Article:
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The Emergence of Boundary Spanning Competence in Practice: Implications for Information Systems' Implementation Use

Authors: Levina, Natalia
Vaaste, Emmanuelle
Keywords: Boundary spanning;boundary objects;boundary spanners;boundaries;practice theory;Bourdieu;Knowledge Management;organizational learning;IS implementation;IS use;client-consultant relationship;intranet, roles
Issue Date: 2004
Publisher: Stern School of Business, New York University
Series/Report no.: CeDER-04-07
Abstract: Knowledge Management (KM) literature has centrally focused on organization's ability to build practices that integrate diverse expertise across professional, organizational, industry and other boundaries. In this paper we investigate how an organizational competence in boundary spanning emerges in practice. We draw on the concepts of boundary spanner and boundary object and on the practice-based view of KM in organizations to understand the emergence of boundary spanning in practice, which we define as relating practices from diverse fields. We contrast data from two qualitative, longitudinal field studies to draw our conclusions. We argue that for boundary spanning to emerge in practice a new joint field, which unites agent in a common pursuit, needs to be produced. Engagement of agents in this practice partially transforms their practices in local fields so as to accommodate the interests of their counterparts. Those agents who engage in negotiating the nature of this new field become boundary spanners-in-practice. Through their engagements in the new joint field and diverse local practices boundary spanners-in-practice produce and use objects which become locally useful and acquire a joint identity through their use â boundary objects-in-use. Through data analysis we find, first, that nominated boundary spanners and designated boundary objects do not always become boundary spanners-in-practice and boundary objects-in-use. Second, we outline the conditions necessary for boundary spanners-in-practice to emerge, including the need for them to become legitimate, albeit peripheral, participants in the practices of the fields that they span. Thirdly, we show how boundary spanners-in-practice use their symbolic, cultural, social, and economic resources (capital) to build the new joint field. Finally, we examine the tensions involved in a) the nomination of agents as boundary spanners and artifacts as boundary objects; b) the growth of the new joint field; c) agentsâ choice in investing in the new joint field; and d) spanning one at the expense of another kind of boundary. We conclude by drawing implications for IS implementation and use.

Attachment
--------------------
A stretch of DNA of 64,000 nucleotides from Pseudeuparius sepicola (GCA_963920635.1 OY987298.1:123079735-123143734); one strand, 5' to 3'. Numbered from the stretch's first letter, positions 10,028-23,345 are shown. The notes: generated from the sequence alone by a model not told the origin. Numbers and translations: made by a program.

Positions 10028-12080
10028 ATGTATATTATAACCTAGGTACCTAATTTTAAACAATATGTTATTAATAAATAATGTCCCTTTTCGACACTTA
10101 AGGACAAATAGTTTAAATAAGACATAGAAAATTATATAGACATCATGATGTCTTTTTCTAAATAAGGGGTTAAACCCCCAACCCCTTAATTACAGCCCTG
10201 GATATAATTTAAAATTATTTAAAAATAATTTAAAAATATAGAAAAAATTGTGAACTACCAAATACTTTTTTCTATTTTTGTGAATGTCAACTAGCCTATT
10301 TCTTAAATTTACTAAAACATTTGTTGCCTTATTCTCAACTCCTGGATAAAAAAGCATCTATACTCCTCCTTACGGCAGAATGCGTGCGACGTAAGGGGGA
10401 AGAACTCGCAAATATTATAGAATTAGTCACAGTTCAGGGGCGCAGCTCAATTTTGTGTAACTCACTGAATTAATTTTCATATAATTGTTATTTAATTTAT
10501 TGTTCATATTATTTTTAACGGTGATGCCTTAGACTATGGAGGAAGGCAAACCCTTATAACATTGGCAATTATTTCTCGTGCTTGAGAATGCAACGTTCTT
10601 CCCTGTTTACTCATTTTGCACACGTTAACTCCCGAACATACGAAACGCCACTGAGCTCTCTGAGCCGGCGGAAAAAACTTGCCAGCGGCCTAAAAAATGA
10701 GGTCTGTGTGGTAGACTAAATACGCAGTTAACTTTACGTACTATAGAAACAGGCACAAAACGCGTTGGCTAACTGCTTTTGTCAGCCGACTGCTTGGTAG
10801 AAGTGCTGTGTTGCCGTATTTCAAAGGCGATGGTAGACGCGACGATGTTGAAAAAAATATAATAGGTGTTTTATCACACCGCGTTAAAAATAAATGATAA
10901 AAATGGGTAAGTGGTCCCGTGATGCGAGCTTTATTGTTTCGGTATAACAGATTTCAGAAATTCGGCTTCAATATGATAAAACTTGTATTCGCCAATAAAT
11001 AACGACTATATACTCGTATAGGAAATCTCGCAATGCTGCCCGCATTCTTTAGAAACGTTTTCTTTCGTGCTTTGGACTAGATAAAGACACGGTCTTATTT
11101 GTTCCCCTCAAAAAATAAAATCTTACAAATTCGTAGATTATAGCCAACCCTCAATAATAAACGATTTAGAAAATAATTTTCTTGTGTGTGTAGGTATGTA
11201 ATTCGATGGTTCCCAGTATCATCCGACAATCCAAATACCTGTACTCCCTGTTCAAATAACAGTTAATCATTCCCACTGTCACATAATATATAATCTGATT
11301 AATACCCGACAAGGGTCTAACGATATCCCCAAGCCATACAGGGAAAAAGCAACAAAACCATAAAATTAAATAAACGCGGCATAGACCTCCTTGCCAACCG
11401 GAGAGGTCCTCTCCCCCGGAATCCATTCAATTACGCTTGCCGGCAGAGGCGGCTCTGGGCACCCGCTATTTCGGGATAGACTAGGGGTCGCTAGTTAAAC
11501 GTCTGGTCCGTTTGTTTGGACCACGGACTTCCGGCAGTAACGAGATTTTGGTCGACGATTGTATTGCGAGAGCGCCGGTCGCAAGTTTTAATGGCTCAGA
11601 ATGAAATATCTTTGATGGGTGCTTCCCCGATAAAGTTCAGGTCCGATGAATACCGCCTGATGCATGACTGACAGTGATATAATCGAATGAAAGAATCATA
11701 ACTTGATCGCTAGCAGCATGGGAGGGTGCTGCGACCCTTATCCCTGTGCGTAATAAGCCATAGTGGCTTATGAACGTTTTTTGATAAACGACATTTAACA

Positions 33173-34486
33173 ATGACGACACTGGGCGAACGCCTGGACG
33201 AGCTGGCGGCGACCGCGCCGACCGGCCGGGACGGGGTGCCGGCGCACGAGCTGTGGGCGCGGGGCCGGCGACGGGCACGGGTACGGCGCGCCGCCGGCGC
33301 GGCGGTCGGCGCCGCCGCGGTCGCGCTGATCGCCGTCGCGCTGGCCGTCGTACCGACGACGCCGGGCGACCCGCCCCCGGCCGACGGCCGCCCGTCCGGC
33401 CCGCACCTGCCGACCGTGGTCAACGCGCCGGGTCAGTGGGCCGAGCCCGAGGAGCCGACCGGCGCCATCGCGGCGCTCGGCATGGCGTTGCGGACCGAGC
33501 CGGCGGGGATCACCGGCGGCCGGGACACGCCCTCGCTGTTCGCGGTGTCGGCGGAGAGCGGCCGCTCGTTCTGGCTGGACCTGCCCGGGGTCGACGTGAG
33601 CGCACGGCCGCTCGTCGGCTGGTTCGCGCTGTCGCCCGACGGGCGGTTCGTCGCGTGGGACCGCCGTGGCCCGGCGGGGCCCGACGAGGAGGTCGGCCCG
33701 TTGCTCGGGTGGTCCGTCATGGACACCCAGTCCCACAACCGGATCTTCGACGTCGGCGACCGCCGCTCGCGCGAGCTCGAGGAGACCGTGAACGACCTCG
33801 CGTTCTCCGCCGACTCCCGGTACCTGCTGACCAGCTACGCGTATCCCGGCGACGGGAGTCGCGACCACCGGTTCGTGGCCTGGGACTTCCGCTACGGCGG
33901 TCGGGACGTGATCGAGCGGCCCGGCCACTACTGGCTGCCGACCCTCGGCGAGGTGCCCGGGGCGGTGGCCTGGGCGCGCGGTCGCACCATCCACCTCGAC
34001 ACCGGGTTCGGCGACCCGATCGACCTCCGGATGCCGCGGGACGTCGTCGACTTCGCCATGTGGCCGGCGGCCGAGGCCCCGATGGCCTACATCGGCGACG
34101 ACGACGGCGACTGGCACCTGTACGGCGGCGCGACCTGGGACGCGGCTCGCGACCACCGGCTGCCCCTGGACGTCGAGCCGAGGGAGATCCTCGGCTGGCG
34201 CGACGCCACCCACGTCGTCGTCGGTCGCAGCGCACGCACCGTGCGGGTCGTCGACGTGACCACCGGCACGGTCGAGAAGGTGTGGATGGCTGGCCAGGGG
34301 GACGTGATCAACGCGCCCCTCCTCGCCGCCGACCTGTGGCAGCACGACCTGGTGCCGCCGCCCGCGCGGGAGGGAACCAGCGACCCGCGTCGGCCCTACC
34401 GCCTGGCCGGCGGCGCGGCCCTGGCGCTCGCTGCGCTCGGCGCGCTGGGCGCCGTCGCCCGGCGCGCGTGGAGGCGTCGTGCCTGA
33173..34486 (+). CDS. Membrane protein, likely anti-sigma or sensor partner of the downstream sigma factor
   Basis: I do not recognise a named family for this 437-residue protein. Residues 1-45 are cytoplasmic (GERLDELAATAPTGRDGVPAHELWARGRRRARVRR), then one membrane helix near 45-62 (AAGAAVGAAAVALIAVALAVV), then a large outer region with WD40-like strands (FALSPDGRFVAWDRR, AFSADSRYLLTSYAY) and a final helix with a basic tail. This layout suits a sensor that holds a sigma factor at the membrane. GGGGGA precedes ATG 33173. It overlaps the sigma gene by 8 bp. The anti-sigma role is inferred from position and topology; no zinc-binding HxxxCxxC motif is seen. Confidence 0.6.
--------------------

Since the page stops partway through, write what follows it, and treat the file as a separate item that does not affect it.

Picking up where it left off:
Appears in Collections:CeDER Working Papers
IOMS: Information Systems Working Papers

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